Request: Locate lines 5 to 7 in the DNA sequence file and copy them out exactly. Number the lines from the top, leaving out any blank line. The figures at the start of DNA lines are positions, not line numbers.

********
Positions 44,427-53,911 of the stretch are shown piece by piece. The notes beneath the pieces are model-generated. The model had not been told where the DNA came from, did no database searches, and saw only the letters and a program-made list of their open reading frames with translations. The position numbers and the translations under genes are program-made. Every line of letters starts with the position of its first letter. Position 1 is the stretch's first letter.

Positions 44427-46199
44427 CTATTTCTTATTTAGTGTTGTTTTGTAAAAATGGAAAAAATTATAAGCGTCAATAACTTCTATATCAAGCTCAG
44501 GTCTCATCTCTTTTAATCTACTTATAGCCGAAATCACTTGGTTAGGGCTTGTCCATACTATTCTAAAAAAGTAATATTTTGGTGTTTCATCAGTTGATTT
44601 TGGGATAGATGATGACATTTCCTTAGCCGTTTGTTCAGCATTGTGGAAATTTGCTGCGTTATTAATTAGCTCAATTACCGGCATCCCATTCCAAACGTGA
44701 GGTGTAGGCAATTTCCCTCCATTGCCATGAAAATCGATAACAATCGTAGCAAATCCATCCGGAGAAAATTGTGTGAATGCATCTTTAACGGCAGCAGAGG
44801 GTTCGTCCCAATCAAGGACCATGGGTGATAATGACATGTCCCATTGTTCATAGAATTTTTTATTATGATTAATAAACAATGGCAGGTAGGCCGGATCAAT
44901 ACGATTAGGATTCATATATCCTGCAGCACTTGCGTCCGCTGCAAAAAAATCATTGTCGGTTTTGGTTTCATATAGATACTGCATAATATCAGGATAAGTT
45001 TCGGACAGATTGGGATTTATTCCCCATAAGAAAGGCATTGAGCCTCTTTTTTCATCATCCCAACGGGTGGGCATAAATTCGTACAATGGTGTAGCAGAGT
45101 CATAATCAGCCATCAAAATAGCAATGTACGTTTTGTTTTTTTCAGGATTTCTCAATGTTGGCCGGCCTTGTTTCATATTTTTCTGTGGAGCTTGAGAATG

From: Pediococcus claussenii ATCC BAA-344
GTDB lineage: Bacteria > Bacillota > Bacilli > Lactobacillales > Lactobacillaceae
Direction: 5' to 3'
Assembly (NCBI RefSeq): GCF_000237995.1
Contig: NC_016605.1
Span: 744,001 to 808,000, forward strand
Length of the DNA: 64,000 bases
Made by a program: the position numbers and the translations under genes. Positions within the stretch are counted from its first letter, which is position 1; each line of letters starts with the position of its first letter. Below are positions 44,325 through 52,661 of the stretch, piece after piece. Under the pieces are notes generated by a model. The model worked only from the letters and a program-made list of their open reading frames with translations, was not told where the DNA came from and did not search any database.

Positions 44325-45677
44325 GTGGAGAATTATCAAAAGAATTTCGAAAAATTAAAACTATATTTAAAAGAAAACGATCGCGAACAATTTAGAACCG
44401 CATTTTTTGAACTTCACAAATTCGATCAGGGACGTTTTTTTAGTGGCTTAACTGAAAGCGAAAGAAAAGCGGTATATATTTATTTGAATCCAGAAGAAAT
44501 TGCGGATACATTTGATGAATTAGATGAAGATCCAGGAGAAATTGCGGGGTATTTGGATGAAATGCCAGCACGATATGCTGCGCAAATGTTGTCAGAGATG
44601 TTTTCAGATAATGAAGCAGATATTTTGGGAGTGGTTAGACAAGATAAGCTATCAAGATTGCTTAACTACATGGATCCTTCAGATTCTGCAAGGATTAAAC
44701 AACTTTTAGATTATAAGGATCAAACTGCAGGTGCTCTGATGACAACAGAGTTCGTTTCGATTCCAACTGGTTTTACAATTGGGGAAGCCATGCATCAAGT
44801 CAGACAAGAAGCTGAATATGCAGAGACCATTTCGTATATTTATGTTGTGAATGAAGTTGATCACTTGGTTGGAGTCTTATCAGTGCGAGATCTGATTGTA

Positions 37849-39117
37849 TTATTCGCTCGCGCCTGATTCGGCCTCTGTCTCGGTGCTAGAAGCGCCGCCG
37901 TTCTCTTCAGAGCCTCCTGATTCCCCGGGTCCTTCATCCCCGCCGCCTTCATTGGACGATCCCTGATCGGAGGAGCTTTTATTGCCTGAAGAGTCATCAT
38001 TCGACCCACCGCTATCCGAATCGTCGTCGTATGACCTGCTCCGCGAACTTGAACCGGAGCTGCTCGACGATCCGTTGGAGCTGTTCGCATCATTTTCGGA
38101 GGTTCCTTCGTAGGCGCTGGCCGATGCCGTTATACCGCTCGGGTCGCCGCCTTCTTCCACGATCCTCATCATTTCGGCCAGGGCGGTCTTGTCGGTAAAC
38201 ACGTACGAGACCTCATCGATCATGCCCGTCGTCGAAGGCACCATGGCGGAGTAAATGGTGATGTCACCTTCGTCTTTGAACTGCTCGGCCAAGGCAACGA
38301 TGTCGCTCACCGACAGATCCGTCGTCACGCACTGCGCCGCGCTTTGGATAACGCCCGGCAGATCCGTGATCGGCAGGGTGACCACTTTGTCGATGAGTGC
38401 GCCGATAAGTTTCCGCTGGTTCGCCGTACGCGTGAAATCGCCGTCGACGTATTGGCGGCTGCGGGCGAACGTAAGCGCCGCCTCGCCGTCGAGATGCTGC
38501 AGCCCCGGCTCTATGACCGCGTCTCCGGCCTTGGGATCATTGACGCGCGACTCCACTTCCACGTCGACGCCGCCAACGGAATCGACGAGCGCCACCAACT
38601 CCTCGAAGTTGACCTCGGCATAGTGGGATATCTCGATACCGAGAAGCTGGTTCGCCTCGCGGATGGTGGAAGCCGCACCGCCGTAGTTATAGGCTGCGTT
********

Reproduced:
44601 TGGGATAGATGATGACATTTCCTTAGCCGTTTGTTCAGCATTGTGGAAATTTGCTGCGTTATTAATTAGCTCAATTACCGGCATCCCATTCCAAACGTGA
44701 GGTGTAGGCAATTTCCCTCCATTGCCATGAAAATCGATAACAATCGTAGCAAATCCATCCGGAGAAAATTGTGTGAATGCATCTTTAACGGCAGCAGAGG
44801 GTTCGTCCCAATCAAGGACCATGGGTGATAATGACATGTCCCATTGTTCATAGAATTTTTTATTATGATTAATAAACAATGGCAGGTAGGCCGGATCAAT